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Symbiotic Relationships and Disease

Disease Types

Diseases are classified as infectious when caused by infectious agents; they are considered communicable if they spread easily from host to host and are further categorized based on their intensity and longevity.

Diseases can be categorized as infectious or noninfectious. An infection is the invasion and multiplication of pathogens, or disease-causing organisms, within the host body. An infectious disease is a disease resulting from infection. In contrast, a noninfectious disease is a disease not caused by an infectious agent or pathogen. Potential causes of noninfectious disease include genetics, environmental contaminants, poor nutrition, and a combination of these factors. Noninfectious diseases are not spread from host to host (they are not contagious). Most cancers, heart disease, diabetes, Down syndrome, and multiple sclerosis are examples of noninfectious diseases. (However, some infectious agents have the potential to cause cancer. One example of this is cervical cancer. Some forms of cervical cancer may result from human papillomavirus infection.) Today, more deaths result from noninfectious diseases than from infectious diseases.

Infectious agents that cause disease are primarily viral, for example, adenovirus and hepatitis B virus, and bacterial pathogens, such as Streptococcus pyogenes and Pseudomonas aeruginosa. However, fungi, such as the opportunistic pathogen Candida albicans, and protozoans, such as Giardia lamblia, are also capable of causing disease. Other parasites also fall under this umbrella, for example, tapeworms. When ingested, the tapeworms take up residence in human intestines, where they parasitize their host. The protozoan Acanthamoeba is another parasite found ubiquitously in the environment in water and soil. It can cause severe corneal infections in people who do not clean and sanitize their contacts. Pathogens may come from the host's own microbial flora, another infected host, an insect vector, or any number of other routes.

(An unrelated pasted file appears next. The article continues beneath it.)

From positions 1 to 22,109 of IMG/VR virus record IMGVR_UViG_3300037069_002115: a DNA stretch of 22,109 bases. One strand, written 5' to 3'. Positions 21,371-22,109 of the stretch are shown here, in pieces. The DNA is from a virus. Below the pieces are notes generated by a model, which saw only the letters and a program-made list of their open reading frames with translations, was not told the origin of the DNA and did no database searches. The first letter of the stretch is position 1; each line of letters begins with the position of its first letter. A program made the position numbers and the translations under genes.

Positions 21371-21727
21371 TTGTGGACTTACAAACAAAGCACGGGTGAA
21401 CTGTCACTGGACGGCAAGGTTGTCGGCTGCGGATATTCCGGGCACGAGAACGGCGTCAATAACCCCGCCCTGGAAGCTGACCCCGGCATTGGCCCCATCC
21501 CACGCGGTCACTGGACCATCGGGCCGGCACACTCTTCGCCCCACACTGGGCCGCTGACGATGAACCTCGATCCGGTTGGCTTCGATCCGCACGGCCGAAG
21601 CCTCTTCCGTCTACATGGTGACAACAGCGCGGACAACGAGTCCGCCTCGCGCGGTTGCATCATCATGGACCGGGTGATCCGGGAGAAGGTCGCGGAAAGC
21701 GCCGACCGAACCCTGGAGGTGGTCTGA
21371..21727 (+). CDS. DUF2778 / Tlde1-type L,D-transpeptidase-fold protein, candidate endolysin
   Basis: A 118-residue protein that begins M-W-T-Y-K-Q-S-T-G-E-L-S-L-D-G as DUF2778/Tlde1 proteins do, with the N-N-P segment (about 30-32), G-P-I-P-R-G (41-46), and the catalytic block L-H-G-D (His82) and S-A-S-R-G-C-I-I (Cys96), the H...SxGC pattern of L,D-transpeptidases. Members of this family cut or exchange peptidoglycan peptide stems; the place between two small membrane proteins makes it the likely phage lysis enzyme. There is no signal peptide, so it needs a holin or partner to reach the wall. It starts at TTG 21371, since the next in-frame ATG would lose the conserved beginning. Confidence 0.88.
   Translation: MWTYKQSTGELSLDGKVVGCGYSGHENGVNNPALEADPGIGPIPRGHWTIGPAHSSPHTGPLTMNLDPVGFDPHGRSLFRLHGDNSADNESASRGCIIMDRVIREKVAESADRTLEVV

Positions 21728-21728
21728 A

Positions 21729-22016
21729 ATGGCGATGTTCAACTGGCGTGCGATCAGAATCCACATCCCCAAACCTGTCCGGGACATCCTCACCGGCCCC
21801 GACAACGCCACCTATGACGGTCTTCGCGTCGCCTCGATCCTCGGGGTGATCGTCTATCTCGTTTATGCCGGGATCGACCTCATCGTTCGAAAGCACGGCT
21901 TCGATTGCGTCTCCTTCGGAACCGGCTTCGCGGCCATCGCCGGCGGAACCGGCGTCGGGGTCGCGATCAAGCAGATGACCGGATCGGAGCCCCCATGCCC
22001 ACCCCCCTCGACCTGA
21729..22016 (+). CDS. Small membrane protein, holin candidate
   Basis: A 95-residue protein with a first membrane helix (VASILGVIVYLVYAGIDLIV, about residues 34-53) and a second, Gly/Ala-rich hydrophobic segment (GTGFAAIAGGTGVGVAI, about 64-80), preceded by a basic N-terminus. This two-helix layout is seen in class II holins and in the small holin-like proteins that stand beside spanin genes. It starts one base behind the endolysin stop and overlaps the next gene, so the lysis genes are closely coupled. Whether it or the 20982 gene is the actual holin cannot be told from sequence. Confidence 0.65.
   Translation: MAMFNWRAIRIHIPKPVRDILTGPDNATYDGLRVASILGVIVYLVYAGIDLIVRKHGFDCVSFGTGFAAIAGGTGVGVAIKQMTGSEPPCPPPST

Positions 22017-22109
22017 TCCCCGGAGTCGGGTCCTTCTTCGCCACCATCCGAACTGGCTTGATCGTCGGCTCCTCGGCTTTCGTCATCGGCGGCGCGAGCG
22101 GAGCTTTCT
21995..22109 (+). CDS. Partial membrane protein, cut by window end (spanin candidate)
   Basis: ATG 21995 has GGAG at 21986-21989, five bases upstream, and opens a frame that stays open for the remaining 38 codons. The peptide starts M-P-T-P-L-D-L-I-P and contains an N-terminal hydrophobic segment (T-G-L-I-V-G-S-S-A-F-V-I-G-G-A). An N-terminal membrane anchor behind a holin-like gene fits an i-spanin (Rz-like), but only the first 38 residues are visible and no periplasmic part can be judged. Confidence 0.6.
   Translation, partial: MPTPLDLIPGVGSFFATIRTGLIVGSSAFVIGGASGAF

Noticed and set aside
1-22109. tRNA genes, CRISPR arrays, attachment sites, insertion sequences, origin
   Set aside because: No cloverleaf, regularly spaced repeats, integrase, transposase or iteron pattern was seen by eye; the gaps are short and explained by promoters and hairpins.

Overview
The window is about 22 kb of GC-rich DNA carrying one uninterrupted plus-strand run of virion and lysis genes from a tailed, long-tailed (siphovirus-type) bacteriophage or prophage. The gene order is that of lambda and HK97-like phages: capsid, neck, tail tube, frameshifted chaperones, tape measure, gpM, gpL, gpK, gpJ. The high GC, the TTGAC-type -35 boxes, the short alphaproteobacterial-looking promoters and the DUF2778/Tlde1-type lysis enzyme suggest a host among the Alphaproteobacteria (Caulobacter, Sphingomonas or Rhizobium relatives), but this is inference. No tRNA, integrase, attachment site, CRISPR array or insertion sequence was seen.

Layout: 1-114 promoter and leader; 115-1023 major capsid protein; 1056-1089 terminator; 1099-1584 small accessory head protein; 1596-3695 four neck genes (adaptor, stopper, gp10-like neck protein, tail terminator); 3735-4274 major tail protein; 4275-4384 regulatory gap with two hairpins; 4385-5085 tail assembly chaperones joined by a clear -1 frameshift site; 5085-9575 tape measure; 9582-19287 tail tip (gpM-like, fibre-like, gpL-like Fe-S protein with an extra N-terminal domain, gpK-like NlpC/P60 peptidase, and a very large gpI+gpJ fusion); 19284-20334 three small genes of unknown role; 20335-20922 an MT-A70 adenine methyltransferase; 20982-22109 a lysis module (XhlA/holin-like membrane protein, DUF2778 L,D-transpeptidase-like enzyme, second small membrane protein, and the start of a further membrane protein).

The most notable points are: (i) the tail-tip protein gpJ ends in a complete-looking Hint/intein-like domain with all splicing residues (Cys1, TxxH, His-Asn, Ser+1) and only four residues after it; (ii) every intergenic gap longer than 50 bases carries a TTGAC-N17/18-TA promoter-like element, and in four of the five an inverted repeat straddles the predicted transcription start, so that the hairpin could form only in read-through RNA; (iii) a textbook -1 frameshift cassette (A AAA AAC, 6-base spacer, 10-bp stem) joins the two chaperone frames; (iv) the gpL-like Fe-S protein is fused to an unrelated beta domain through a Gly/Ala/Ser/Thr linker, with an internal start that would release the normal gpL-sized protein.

Infectious diseases are categorized as communicable or noncommunicable. Communicable diseases are spread from host to host. A noncommunicable disease is an infectious disease that is not spread from host to host. Noncommunicable diseases are less common and typically arise from resident commensal microbes opportunistically infecting their host. Other possible routes to noncommunicable infection involve acquiring the infectious agent from its natural habitat. One example of this includes infection with Clostridium tetani, the causative agent of tetanus, from soil contamination through an open wound. Gardeners are at risk of infection from the fungus Sporothrix (also called rose gardener's disease), which can be acquired through small cuts in the skin or via inhalation. Other ways by which diseases can be obtained include through nosocomial and zoonotic sources. Nosocomial diseases are those that are passed on because an infection or toxin exists in a certain location, such as becoming sick after visiting someone in the hospital. A zoonotic disease is one that can be transmitted between animals and people, such as the bird flu or Trichinella, which is a parasite humans can get from eating undercooked pork.